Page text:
There are some differences in metabolism and receptor specificities among the different serotonin antagonists. (15) Palonosetron is a highly potent, selective, second-generation 5-[HT.sub.3] receptor antagonist with a receptor binding affinity higher than other 5-[HT.sub.3] receptor antagonists (pKi 10.5 compared with 8.91 for granisetron, 8.39 for ondansetron). (16-17) Palonosetron shows a 40 h half life 18-19 which is significantly longer than others in its class [ondansetron, 4 h; (20) tropisetron, 7.3 h; (21) dolasetron, 7.5 h; (22) granisetron, 8.9 h]. (23) It shows both competitive binding and allosteric interactions with the 5-[HT.sub.3]-receptor and requires only a single dosing contrary to ondansetron and granisetron, which show strictly competitive antagonism. As the allosteric interactions can induce changes in the receptor conformation; it is speculated that palonosetron's dual action induces amplification of its inhibitory effect at the primary receptor binding site. (24)

In our study when considered irrespective of the emetogenicity of the regimens, palonosetron is found to be the best acting drug followed by granisetron more so from Day 2 onwards, i.e. the period after the initial 24 hours. But in highly emetogenic regimens no momentous difference was found between the efficacies of the drugs, contrary to previous studies. (25, 26) In moderately emetogenic regimens the superiority of palonosetron was clearly established in the acute phase (0-24 h), (27) although apparent, much difference was not found in the subsequent hours (24-120 h).

All the patients were observed till Day 8 for the occurrence of any side effects. Side effect profiles of the drugs were found to be similar (26) (p value = 0.99998), with no life threatening adverse effects occurring (see Figure 5). 39 (6.3%) patients in ondansetron group, 28 (6.4%) in granisetron group and 17 (10.8%) in palonosetron group were found to be having at least one antiemetic drug related side effect (p value= 0.118). The incidence of prolongation of the heart-rate-corrected QT interval (QTc) was found in 5 (0.8%) patients on ondansetron, although caused no further complications. 3 patients on ondansetron and 2 patients on granisetron died within Day 5-8 of chemotherapy initiation, although the cause of the deaths were found to be due to the malignant processes itself and unrelated to the antiemetic treatment.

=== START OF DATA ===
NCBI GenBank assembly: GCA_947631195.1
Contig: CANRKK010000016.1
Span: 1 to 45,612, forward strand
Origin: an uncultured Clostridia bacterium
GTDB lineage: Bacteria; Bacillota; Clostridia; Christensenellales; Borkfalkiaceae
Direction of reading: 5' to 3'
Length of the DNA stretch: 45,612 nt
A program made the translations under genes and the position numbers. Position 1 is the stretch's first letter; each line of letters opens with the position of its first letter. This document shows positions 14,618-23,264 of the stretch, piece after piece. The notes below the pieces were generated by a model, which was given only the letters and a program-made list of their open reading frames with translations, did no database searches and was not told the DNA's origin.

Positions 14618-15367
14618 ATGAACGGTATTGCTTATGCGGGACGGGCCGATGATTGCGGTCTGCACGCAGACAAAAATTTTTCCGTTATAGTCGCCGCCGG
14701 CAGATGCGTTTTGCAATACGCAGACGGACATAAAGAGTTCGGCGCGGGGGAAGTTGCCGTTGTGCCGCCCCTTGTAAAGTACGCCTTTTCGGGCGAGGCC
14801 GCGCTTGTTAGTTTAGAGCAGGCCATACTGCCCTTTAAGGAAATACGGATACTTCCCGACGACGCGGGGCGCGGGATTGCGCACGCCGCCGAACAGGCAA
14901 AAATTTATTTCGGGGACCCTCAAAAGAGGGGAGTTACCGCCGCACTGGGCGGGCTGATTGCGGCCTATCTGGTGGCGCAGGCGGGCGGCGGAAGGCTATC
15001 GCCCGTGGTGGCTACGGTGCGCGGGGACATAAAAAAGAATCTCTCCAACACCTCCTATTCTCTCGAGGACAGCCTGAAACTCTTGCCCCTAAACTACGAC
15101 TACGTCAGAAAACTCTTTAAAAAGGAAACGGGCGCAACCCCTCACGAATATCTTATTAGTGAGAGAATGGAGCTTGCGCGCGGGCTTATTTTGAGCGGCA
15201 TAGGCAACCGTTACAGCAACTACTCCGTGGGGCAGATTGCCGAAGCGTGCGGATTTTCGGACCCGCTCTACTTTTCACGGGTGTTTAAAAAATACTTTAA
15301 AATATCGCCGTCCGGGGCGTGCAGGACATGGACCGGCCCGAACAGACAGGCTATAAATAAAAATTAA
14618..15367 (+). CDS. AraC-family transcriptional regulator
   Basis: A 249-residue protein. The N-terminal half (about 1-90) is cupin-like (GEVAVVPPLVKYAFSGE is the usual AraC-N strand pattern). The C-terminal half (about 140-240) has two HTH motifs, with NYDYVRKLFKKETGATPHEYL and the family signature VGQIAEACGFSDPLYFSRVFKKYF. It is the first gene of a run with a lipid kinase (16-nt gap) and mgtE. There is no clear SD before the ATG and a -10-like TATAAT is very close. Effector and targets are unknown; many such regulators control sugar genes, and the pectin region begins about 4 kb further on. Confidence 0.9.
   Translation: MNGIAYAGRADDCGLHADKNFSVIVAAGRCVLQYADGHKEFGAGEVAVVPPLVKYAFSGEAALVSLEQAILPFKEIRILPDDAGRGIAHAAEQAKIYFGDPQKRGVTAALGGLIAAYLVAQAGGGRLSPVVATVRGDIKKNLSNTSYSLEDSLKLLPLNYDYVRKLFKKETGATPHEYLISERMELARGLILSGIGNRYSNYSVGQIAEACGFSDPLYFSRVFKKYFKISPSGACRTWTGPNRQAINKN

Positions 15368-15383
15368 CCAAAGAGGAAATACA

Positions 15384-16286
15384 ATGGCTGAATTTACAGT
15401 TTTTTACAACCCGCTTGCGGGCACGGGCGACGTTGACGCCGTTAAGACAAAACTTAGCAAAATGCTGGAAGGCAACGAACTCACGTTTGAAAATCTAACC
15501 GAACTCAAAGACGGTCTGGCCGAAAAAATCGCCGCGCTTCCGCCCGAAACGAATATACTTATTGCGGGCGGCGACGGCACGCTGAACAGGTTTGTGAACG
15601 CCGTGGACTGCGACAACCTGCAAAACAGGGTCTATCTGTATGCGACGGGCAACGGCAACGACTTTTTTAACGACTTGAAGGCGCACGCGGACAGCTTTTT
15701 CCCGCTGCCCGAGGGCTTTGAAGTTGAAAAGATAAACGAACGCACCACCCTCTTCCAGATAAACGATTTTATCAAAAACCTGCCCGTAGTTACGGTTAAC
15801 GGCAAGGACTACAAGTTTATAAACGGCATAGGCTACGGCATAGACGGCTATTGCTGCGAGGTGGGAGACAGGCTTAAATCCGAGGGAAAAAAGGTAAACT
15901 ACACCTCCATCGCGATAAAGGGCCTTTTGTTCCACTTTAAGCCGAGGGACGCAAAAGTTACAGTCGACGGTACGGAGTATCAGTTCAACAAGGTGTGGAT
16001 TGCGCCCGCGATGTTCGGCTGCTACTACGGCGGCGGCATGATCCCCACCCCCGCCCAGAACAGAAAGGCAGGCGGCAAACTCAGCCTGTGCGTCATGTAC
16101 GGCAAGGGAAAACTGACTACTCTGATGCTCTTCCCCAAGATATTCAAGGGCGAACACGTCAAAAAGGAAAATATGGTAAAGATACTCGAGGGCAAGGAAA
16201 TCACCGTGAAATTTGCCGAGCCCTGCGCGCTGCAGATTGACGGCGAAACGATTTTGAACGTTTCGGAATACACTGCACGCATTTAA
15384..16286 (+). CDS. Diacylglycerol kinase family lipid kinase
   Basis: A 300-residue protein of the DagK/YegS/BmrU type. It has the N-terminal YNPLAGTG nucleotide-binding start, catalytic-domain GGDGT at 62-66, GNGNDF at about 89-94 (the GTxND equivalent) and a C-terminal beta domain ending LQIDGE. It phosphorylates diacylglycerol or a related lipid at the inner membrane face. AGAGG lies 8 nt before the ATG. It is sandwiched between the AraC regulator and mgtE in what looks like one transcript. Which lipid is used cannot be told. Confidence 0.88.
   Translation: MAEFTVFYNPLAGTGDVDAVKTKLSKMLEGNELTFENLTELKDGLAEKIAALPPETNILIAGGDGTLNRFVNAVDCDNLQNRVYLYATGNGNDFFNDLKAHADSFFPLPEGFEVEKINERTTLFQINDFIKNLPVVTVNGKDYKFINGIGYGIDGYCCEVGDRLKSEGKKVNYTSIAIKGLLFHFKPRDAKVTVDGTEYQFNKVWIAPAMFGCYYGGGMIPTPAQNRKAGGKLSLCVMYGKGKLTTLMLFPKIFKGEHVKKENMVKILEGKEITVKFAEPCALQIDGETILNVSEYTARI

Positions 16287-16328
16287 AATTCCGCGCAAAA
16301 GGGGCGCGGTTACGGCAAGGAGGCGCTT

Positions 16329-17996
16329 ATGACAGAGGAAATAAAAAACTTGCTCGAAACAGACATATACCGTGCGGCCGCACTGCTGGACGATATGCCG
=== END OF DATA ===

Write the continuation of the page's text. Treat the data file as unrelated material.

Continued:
There are several brand names for a given 5[HT.sub.3] receptor antagonists in India. The cost of drug expenditure was based on the mean price of all parenteral combinations available in Indian market as in December 2009. In our study, ondansetron and granisetron were given on Day 1 and 2, whereas palonosetron was given only on Day 1. Calculations of expenses for each drug/cycle are given in Table 6. Palonosetron was found to be the most expensive drug, followed by granisetron, also supply of palonosetron in the medicine shops is inadequate in lieu of its cost. The cost of dexamethasone was not included in analysis, since it is the same for the 3 arms of treatment. Information available was not sufficient for a detailed cost analysis and hence there should be further research regarding the detailed cost analysis of the drugs.

Conclusion